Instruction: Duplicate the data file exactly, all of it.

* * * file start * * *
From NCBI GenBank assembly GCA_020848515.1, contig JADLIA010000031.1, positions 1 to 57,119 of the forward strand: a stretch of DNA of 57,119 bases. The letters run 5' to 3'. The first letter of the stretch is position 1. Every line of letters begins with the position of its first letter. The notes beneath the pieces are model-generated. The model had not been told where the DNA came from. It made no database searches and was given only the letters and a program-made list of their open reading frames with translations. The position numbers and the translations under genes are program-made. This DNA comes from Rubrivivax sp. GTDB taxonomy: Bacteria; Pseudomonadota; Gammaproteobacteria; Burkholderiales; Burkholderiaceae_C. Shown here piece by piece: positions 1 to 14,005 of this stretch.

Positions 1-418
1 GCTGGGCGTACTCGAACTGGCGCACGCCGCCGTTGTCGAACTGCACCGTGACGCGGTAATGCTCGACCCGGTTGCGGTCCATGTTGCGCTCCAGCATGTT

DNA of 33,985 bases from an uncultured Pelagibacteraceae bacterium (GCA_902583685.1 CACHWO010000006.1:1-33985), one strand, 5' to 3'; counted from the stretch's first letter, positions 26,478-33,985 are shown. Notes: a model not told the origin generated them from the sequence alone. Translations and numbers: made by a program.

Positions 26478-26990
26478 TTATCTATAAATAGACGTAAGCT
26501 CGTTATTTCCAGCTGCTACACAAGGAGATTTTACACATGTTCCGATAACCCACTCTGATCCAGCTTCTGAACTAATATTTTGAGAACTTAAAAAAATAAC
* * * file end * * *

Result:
From NCBI GenBank assembly GCA_020848515.1, contig JADLIA010000031.1, positions 1 to 57,119 of the forward strand: a stretch of DNA of 57,119 bases. The letters run 5' to 3'. The first letter of the stretch is position 1. Every line of letters begins with the position of its first letter. The notes beneath the pieces are model-generated. The model had not been told where the DNA came from. It made no database searches and was given only the letters and a program-made list of their open reading frames with translations. The position numbers and the translations under genes are program-made. This DNA comes from Rubrivivax sp. GTDB taxonomy: Bacteria; Pseudomonadota; Gammaproteobacteria; Burkholderiales; Burkholderiaceae_C. Shown here piece by piece: positions 1 to 14,005 of this stretch.

Positions 1-418
1 GCTGGGCGTACTCGAACTGGCGCACGCCGCCGTTGTCGAACTGCACCGTGACGCGGTAATGCTCGACCCGGTTGCGGTCCATGTTGCGCTCCAGCATGTT

DNA of 33,985 bases from an uncultured Pelagibacteraceae bacterium (GCA_902583685.1 CACHWO010000006.1:1-33985), one strand, 5' to 3'; counted from the stretch's first letter, positions 26,478-33,985 are shown. Notes: a model not told the origin generated them from the sequence alone. Translations and numbers: made by a program.

Positions 26478-26990
26478 TTATCTATAAATAGACGTAAGCT
26501 CGTTATTTCCAGCTGCTACACAAGGAGATTTTACACATGTTCCGATAACCCACTCTGATCCAGCTTCTGAACTAATATTTTGAGAACTTAAAAAAATAAC